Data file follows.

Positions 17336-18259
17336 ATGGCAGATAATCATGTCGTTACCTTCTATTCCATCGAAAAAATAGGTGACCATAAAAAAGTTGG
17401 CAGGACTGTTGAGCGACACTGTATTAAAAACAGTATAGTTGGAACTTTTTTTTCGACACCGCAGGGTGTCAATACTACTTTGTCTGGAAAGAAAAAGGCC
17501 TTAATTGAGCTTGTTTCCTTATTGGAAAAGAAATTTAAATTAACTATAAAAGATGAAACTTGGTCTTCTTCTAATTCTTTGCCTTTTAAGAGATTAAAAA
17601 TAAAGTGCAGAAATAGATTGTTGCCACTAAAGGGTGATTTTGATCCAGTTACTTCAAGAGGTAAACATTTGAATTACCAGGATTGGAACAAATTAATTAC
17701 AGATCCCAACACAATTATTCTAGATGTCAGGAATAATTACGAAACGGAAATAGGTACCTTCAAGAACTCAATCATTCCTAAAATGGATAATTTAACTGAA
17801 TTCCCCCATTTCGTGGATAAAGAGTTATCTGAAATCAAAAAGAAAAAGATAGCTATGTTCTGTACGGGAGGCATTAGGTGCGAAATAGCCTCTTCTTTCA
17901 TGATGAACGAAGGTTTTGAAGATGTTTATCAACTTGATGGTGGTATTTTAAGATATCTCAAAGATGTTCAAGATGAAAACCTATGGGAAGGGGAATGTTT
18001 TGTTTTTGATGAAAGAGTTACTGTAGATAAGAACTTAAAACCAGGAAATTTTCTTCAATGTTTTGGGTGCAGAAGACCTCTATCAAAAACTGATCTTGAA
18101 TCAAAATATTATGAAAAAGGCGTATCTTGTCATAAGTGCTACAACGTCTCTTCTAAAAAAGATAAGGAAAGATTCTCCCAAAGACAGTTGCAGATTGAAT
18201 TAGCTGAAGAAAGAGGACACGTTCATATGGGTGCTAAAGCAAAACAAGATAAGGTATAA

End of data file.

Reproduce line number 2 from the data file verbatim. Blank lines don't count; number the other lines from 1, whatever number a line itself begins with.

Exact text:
17336 ATGGCAGATAATCATGTCGTTACCTTCTATTCCATCGAAAAAATAGGTGACCATAAAAAAGTTGG